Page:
Twitter's Retweet API

Twitter
Image via Wikipedia

Apparently, I’ve gotten the beta for Twitter’s new Retweet feature, so I thought I’d use this moment to rant a little bit about the Twitter Retweet API.

The Retweet API is actually a set of five API functions, and, as per Twitter’s horrible documentation habit, they’re spread across one namespace (“statuses”) but two different classes: “timeline methods” and “status methods.”

Twitters ReTweet functionality

I’m not sure how I have the retweet beta UI, but traditional retweets aren’t reformatted automatically for me (the first entry is a retweet). *sigh*


The first thing that annoys me about retweet is that “statuses/retweets” is the first “status method” that doesn’t post information. I mean, just the point you are realizing that maybe the arbitrary classification is a distinction between read-only (GET style) and create/update/delete (POST/PUT/DELETE style), they go put in a read-only method in what they term statuses. Sometimes you have to wonder what they’re thinking (or smoking) at Twitter HQ.

The second thing that annoys me about retweet is it reminds me about the Twitter API in general: take, for instance, statuses/retweet. At first glance, it might seem rather intuitive to just simply have the information you push be just the tweet id. But if you use the website, there is no way to get access to a status only by ID—you need both the ID and the username like in: http://twitter.com/tychay/status/5350619673. Substituting any other name doesn’t return the status (even though it’s public), but statuses/show will show it even if you don’t know the userid of the user.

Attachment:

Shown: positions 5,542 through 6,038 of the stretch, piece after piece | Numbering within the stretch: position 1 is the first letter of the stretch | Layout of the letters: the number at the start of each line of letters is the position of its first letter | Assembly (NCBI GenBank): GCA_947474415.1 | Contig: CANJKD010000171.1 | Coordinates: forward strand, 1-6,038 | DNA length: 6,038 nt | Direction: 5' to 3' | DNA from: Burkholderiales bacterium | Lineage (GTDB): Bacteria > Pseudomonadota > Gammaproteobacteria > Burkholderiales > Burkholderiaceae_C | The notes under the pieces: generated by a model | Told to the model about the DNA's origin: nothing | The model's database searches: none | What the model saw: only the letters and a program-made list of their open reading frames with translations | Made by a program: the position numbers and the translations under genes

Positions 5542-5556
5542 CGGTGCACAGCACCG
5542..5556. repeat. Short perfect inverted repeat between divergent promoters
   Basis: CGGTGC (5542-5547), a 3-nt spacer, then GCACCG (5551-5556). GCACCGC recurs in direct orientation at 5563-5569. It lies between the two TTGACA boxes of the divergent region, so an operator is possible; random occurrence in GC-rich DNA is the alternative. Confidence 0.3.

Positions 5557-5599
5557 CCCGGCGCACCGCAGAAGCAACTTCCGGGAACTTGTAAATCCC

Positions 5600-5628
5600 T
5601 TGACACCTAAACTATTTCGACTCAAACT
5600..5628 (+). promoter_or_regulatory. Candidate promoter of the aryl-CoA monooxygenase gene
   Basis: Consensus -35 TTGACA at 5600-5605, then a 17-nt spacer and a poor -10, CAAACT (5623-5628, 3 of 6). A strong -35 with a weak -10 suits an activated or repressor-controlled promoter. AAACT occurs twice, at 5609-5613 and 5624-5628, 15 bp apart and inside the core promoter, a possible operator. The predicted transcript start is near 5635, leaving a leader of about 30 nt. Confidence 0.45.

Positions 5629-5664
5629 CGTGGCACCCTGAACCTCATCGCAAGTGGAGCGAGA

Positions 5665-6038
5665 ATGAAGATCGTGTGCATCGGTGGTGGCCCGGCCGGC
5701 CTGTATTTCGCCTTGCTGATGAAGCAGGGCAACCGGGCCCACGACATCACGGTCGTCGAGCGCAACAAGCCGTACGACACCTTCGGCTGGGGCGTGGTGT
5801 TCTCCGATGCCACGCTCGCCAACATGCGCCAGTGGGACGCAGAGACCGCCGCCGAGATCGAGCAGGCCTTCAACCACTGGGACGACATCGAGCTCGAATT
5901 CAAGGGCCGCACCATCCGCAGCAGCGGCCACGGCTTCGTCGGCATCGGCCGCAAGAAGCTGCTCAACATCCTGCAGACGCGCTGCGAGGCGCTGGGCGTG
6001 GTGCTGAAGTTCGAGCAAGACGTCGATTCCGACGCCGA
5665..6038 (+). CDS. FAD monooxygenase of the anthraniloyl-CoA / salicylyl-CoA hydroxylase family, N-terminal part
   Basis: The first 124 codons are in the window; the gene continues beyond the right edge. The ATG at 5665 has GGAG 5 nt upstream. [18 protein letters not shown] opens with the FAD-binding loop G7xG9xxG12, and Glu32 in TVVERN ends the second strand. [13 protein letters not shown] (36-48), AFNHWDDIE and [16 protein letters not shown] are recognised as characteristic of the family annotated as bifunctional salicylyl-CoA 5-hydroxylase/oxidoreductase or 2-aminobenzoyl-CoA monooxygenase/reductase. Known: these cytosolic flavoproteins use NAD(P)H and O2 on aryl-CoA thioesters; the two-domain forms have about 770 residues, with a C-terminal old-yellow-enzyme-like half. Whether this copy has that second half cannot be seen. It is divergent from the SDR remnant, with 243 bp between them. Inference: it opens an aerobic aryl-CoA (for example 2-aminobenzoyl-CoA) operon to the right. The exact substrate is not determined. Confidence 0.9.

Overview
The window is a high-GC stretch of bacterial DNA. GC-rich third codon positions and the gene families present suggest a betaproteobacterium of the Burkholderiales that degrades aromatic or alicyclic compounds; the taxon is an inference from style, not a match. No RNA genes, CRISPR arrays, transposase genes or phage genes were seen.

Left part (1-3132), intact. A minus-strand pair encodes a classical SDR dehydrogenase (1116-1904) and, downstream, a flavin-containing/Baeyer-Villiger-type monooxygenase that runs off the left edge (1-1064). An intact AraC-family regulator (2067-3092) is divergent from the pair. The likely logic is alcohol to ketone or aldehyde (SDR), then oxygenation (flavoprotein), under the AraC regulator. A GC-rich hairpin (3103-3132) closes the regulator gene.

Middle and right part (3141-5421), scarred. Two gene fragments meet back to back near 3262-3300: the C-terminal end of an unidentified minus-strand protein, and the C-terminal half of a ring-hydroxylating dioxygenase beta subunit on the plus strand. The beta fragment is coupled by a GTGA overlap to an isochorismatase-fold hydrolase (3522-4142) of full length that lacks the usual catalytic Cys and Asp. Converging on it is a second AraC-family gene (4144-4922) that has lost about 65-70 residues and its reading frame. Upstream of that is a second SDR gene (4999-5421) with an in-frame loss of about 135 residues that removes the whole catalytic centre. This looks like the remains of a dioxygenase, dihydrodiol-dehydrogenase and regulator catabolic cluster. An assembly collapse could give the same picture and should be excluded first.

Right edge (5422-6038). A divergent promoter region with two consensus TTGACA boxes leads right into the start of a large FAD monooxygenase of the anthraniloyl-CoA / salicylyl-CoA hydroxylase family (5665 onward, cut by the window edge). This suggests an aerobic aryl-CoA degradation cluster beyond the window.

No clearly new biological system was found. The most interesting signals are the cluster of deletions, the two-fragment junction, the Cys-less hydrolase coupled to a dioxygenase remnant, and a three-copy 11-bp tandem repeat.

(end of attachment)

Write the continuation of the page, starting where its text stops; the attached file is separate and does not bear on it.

In other words, the ID didn’t need to be globally unique when using the website and at the time was just an artifact of lazyness and the AUTO_INCREMENT feature in MySQL in the early days of Twitter, but it must be globally unique for the API to work. Therefore, because of the API, the website architecture needs to have a globally unique counter in order to keep track of this—a counter that has messed up a lot of clients out there.

Anyone who has ever built a website knows how short-sighted that is. Anyone who has every built a social network knows how wasteful it is to have ids that are not algorithmically hashable or in some way tied to their partion key.

Not that anything fundamentally wrong with that. It just shows the developers of Twitter made an error and, when given an opportunity to repair the error at an early stage, they cemented the error in the API.

I think of how many headaches could have been avoided had they avoided doing things this way.

Now don’t even get me going about statuses/friends. ;-)

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